The firing during the engagement was incessant and sometimes very heavy.  The casualties, so far as known, are comparatively few, the troops having been pretty well screened by the hill on the left of the railroad, covered with dense woods. My chief loss was in prisoners taken by the enemy's cavalry, who were captured in attempting to cross the bridge. I append the list of killed, wounded, and missing so far as ascertained.

    My officers and men, almost without exception, behaved with the utmost gallantry, and showed the best qualities of soldiers by the quietude and steadiness of their retreat under a galling fire.

    I have the honor to be, sir, your most obedient servant,

    H. W. BROWN, Col., Commanding.

    Capt. ROBERT T. DUNHAM, Assistant Adjutant-Gen.

    Antietam after battle report:

    Report of Col. Henry W. Brown, Third New Jersey Infantry, of the battle of Crampton's Pass.

    HDQRS. THIRD REGIMENT NEW JERSEY VOLUNTEERS, Camp in Crampton's Pass, Md., September 15, 1862.

    SIR: On Sunday morning the 14th instant, about 6 o'clock, we left our bivouac, and marched through a pass over the mountain to Jefferson, where we halted in a field by the town for some time. A little before noon we again marched to a point about half a mile to the rear of the village of Burkittsville, where we formed line of battle on the slope of a wooded height, a little on the right of the enemy's position. After remaining a few minutes, we moved forward into a swampy hollow, and there remained until about 4 o'clock p.m., when we marched by a flank side by side with the First Regiment followed respectively by the Fourth and Second, keeping as well concealed as the nature of the ground permitted from the fire of the enemy's artillery, which was strongly posted on a road which leads nearly parallel to the hillside from Burkittsville, and turned suddenly to the left through the gap (artillery was also posted on the steep, rocky and woody  height), until we came directly in front of the enemy's position, where we halted.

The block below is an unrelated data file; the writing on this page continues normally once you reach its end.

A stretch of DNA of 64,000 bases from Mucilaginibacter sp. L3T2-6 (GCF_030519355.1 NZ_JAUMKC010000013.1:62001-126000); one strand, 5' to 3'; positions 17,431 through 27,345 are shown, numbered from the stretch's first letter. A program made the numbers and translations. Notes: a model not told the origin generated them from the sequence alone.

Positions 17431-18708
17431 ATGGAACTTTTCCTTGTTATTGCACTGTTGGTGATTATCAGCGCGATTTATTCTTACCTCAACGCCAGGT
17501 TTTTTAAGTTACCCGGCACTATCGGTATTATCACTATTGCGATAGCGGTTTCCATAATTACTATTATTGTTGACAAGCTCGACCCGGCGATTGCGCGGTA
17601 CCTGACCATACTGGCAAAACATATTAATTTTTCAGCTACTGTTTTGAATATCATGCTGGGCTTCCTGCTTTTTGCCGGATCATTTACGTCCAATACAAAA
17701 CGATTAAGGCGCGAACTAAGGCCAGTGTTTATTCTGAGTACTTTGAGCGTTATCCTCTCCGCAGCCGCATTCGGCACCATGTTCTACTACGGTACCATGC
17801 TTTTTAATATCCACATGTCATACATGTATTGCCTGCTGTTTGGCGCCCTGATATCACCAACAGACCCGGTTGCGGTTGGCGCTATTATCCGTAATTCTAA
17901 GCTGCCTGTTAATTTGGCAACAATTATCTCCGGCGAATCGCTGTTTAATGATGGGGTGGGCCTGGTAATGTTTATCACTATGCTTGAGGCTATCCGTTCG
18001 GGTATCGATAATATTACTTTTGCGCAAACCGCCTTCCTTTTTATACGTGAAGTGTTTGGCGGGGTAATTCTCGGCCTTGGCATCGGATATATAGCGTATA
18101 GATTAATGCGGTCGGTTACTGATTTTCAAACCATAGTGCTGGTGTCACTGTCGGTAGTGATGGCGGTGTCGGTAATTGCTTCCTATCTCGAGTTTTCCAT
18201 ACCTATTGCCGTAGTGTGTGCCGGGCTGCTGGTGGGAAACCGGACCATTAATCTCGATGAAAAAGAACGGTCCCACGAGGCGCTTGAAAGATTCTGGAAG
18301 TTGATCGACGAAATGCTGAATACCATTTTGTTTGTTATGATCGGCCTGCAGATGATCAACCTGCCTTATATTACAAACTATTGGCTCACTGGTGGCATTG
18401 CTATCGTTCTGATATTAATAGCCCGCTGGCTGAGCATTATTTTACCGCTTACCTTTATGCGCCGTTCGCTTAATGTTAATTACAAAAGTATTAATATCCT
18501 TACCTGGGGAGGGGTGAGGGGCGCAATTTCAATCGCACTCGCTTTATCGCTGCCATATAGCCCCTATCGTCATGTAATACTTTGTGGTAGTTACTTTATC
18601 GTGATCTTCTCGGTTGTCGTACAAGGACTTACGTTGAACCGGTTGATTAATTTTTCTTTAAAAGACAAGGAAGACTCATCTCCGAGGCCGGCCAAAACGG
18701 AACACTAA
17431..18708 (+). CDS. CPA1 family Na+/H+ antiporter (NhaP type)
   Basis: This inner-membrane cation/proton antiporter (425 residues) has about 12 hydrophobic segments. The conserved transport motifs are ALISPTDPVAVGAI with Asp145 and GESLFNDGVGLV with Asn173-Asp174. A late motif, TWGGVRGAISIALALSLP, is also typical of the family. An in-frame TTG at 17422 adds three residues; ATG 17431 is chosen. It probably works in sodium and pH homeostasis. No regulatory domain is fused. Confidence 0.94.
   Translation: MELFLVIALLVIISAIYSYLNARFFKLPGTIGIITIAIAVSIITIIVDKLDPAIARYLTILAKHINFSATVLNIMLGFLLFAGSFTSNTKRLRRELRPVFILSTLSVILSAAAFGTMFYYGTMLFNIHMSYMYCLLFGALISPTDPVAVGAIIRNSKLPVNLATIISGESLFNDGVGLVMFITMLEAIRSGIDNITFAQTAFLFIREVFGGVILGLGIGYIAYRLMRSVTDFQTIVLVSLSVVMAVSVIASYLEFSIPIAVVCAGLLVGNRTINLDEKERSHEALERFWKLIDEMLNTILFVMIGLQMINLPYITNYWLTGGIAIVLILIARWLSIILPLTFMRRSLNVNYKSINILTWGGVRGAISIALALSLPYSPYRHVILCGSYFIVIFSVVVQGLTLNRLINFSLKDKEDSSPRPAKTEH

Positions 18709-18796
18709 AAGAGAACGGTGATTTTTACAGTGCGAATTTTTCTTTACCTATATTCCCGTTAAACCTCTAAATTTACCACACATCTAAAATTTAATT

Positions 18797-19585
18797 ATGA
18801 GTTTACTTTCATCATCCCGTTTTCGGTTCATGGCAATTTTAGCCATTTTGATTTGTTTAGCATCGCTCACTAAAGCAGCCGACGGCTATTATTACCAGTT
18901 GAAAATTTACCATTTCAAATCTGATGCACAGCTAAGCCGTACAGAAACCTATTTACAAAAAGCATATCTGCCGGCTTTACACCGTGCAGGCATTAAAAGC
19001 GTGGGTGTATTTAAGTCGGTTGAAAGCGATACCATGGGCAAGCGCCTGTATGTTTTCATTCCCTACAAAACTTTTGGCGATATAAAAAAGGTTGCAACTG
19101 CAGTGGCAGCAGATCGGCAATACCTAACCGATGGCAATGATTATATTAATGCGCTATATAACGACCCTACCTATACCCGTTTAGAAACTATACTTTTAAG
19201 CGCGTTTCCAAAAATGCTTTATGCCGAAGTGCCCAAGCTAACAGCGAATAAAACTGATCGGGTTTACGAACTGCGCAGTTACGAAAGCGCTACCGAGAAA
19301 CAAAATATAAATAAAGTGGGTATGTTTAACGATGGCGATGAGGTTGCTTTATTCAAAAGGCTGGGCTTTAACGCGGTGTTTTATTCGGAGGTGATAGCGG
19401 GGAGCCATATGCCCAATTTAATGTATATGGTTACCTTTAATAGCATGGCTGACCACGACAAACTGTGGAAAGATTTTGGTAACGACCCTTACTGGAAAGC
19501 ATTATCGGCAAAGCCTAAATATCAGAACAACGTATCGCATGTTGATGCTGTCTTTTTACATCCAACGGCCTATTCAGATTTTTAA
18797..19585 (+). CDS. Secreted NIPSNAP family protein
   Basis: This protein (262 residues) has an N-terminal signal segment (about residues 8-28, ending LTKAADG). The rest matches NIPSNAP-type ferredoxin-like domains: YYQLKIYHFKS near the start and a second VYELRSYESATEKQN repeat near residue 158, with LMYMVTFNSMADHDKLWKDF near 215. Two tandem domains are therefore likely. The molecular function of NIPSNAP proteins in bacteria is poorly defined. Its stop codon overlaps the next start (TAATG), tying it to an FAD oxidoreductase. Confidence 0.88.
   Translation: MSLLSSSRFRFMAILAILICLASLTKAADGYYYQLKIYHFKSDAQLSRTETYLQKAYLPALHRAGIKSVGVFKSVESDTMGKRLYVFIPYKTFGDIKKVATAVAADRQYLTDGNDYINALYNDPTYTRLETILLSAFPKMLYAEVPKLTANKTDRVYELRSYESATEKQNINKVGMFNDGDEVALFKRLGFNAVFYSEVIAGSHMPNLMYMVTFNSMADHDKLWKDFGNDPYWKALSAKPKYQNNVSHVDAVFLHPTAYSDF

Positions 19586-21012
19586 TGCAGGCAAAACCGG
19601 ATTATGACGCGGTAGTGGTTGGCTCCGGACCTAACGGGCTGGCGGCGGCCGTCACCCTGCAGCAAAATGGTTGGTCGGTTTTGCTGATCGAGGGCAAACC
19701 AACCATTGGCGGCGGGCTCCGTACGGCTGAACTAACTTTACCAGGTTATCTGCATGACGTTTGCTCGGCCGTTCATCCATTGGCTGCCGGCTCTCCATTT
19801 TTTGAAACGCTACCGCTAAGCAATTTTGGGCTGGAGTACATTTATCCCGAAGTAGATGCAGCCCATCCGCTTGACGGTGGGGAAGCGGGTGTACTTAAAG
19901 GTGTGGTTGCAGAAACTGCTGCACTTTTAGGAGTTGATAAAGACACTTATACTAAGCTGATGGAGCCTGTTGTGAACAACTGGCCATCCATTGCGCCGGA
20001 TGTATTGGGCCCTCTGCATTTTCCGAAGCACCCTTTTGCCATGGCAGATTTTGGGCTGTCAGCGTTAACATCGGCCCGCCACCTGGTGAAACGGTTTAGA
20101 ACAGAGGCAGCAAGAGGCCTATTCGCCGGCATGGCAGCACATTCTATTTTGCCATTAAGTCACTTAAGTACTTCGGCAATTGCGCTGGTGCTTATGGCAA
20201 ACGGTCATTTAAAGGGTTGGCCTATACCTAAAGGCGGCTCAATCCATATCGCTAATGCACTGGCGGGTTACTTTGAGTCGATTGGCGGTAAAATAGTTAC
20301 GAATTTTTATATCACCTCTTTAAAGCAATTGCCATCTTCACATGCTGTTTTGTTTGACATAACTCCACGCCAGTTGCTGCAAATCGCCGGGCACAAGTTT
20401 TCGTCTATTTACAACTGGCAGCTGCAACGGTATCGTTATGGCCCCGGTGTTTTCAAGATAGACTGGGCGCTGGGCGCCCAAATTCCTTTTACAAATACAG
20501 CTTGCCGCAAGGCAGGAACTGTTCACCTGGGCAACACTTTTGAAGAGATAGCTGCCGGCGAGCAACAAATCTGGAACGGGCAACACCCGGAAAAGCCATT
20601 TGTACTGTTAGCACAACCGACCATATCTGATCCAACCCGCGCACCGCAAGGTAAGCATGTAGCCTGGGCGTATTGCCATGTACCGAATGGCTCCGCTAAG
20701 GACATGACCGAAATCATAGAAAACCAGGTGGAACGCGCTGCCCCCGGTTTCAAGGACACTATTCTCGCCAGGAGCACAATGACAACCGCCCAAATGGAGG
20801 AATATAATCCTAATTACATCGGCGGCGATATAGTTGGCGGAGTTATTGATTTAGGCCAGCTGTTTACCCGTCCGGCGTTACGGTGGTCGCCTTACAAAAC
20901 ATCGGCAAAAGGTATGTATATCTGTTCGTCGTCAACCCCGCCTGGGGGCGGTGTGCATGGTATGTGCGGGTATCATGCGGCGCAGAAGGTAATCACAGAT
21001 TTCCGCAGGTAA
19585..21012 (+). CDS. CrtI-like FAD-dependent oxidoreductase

The First and Second Regiments moved forward, forming the first line of the brigade. The Third and Fourth followed to the front at a distance varying from 100 to sometimes only 30 paces in rear, according to the nature of the ground. We moved thus over an open country intersected by high fences, the men clambering over as best they could, and quickly regaining their position in line, marching with great steadiness and precision, and so through a corn-field, still exposed to a hot fire of shell from the enemy, for a distance of one-fourth of a mile. At the verge of the corn-field we were ordered to halt.  Here we lost some men from their shell.

    Ten minutes after, we were ordered forward, and moved rapidly and steadily across a grass field under cover of a slight rise in front. The men were here ordered to lie down in line. The first line was now hotly engaged, as we could hear from the incessant fusillade intermingled with the road of the enemy's guns, now throwing grape and canister as well as shell. In five minutes the Third and Fourth were ordered in to relieve the first line, and the men, springing up, went in with a cheer up to, over, and through the high fence held by the enemy at the base of the wooded heights and strongly lined by his sharpshooters, who delivered their fire with great rapidity. But nothing could withstand the onset of our men. The enemy broke and fled, pursued by our men without halt up the sides of the mountain, climbing up the singly sides of the hill until they reached the road before mentioned.